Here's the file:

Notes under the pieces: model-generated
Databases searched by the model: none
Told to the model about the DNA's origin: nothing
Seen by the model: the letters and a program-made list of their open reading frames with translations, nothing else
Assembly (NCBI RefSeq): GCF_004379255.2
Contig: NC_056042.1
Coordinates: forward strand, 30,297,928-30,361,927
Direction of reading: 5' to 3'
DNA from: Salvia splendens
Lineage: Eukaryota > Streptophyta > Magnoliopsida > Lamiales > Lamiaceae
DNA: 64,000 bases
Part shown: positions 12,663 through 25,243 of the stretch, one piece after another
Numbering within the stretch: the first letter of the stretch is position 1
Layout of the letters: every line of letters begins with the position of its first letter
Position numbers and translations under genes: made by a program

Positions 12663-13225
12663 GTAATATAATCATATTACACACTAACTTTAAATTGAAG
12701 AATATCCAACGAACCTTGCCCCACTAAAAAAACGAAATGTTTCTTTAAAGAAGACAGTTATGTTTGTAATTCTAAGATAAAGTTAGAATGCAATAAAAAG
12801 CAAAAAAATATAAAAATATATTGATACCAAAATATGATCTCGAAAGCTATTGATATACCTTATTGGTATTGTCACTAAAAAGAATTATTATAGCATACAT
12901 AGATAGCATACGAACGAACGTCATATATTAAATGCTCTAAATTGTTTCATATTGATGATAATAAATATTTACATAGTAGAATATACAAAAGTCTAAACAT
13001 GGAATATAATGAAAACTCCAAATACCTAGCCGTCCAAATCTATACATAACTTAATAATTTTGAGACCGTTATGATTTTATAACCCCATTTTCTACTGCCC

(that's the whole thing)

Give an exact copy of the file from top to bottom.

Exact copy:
Notes under the pieces: model-generated
Databases searched by the model: none
Told to the model about the DNA's origin: nothing
Seen by the model: the letters and a program-made list of their open reading frames with translations, nothing else
Assembly (NCBI RefSeq): GCF_004379255.2
Contig: NC_056042.1
Coordinates: forward strand, 30,297,928-30,361,927
Direction of reading: 5' to 3'
DNA from: Salvia splendens
Lineage: Eukaryota > Streptophyta > Magnoliopsida > Lamiales > Lamiaceae
DNA: 64,000 bases
Part shown: positions 12,663 through 25,243 of the stretch, one piece after another
Numbering within the stretch: the first letter of the stretch is position 1
Layout of the letters: every line of letters begins with the position of its first letter
Position numbers and translations under genes: made by a program

Positions 12663-13225
12663 GTAATATAATCATATTACACACTAACTTTAAATTGAAG
12701 AATATCCAACGAACCTTGCCCCACTAAAAAAACGAAATGTTTCTTTAAAGAAGACAGTTATGTTTGTAATTCTAAGATAAAGTTAGAATGCAATAAAAAG
12801 CAAAAAAATATAAAAATATATTGATACCAAAATATGATCTCGAAAGCTATTGATATACCTTATTGGTATTGTCACTAAAAAGAATTATTATAGCATACAT
12901 AGATAGCATACGAACGAACGTCATATATTAAATGCTCTAAATTGTTTCATATTGATGATAATAAATATTTACATAGTAGAATATACAAAAGTCTAAACAT
13001 GGAATATAATGAAAACTCCAAATACCTAGCCGTCCAAATCTATACATAACTTAATAATTTTGAGACCGTTATGATTTTATAACCCCATTTTCTACTGCCC